Your investments are a powerful tool for enacting social and environmental change, but many of us aren’t using them to their full potential. As investors, we’re partial owners of companies or funds and with that ownership comes the right to have a say in how they behave. That process of influencing company’s behavior- by introducing or voting on shareholder resolutions- is known as shareholder advocacy.

The investing landscape has shifted drastically, with even large funds saying they care about how their investments impact society and the environment. If you want to get involved yourself, here’s a way to start.

1. Know what companies you own.

The first step in socially responsible investing is bringing your investments into your conscious awareness and being intentional about what your money is funding. This can be hard if your money is sitting in a mutual fund that holds hundreds of companies, or has a non-descriptive name like a “target-date” fund.

There are tools to help surface exactly what companies your money is invested in. Take a look at the tools from asyousow.org to find out just how many “no-no’s” are hiding in your funds. They have websites that show what percentage of each fund is invested in fossil fuels and deforestation, for example. A similar site for weapons & gun holdings is launching soon.

Don’t forget to look at all your investments, including your retirement account.

2. Do you own individual stocks? If so, vote your proxies!

Shareholder resolutions are introduced at each company’s annual meeting. Since attending that meeting in-person isn’t a realistic option for most people, you can still vote on the resolution by voting your proxies.

There are several guides available that show you what social and environmental resolutions are being introduced in the upcoming year. Check out these two: https://www.proxypreview.org/ and http://www.iccr.org/iccrs-2018-proxy-resolutions-voting-guide.

If in doubt, side with other industry groups that have people and planet in mind, such as Ceres, ICCR and As You Sow.

Do you own funds? As an investor in a fund, you don’t vote directly on company resolutions, but you can still influence the fund managers. Call them and tell them how you want them to vote.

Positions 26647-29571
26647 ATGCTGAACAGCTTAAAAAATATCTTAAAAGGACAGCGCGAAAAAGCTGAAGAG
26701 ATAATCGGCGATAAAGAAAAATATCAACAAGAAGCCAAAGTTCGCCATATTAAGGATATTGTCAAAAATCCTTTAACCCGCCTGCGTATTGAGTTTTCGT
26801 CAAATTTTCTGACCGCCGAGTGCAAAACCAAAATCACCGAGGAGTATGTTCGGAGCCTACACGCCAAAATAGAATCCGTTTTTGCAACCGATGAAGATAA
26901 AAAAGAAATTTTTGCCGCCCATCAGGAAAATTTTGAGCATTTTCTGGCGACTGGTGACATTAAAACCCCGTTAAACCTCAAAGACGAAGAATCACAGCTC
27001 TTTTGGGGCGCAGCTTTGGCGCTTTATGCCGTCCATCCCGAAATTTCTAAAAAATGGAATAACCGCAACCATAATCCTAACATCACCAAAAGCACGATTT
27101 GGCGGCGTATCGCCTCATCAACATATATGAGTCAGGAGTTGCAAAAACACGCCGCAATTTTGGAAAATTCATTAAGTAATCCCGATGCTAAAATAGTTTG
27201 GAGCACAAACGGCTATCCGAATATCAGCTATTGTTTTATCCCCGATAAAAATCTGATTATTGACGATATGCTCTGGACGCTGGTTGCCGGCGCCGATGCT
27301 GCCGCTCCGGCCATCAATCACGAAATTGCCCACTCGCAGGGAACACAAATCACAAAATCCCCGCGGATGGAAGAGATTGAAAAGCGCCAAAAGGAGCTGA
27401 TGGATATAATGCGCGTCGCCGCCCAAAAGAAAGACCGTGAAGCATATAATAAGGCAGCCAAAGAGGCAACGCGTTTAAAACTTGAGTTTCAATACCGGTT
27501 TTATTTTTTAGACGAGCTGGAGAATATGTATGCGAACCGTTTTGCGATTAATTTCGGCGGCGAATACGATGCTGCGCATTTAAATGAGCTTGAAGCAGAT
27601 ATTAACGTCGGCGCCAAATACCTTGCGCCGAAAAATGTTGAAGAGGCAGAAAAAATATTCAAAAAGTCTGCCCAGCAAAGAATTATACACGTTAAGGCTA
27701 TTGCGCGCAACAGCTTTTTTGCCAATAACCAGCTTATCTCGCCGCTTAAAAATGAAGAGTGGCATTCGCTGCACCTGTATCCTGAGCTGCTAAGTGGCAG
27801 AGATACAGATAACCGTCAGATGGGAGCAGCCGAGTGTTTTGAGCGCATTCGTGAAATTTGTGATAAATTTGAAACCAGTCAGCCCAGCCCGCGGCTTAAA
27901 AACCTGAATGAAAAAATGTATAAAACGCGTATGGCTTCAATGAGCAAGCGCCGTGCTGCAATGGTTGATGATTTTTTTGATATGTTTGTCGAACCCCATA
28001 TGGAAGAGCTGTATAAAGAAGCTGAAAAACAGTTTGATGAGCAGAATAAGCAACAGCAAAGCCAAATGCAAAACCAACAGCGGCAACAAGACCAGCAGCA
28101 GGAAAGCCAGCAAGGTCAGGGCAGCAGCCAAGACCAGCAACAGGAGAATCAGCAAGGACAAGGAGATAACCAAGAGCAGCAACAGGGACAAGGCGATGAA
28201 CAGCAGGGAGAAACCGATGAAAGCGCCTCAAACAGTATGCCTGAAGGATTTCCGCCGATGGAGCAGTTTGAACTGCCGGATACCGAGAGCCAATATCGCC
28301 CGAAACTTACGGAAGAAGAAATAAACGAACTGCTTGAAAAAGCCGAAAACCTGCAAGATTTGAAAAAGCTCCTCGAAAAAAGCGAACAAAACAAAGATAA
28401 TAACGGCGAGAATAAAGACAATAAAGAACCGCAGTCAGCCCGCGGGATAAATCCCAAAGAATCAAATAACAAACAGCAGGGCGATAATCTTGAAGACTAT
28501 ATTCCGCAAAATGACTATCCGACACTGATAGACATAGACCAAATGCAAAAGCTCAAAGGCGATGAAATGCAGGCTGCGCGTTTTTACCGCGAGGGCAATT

3. Move your money into socially-responsible funds.

Socially-responsible, or SRI, funds (sometimes also called ESG for “environmental, social and governance”), most likely already vote for positive societal and environmental impact, which is a strong reason to consider them.
Another benefit to socially-responsible funds is that they screen out, or choose not to invest in certain harmful sectors like tobacco, weapons and fossil fuels.

Don’t take the name at face value, though. Read through the fund description and prospectus to be sure they screen out sectors that you don’t want to be supporting. You can even call the fund’s main office to ask about their approach to socially-responsible investing. If you have an advisor, enlist them for help.

4. Lobby your HR manager to include socially responsible funds in your retirement account.

Go through the process of learning what you own from step #1 with the funds in your retirement account. If you don’t see any good fund options, it’s time to lobby your company to expand. Finding a group at work to do this with is always more effective to show increased demand.

For a step-by-step guide, including a draft letter to send to your internal fund manager, take a look at As You Sow’s toolkit.

5. Share this material.

This work becomes more effective if you have a community joining in with you. Also, shareholder advocacy is a key part of impact investing but something that few individuals know about or understand. So spread the word!
Engaging in shareholder advocacy can seem complex, but the important thing is to get started. Have more questions? Reach out to info@centered-wealth.com.

Watch our webinar, Stand Against Gun Violence with Your Investments, with special guest Andrew Behar, CEO of As You Sow, author of Shareholder Action Guide: Unleash Your Hidden Powers to Hold Corporations Accountable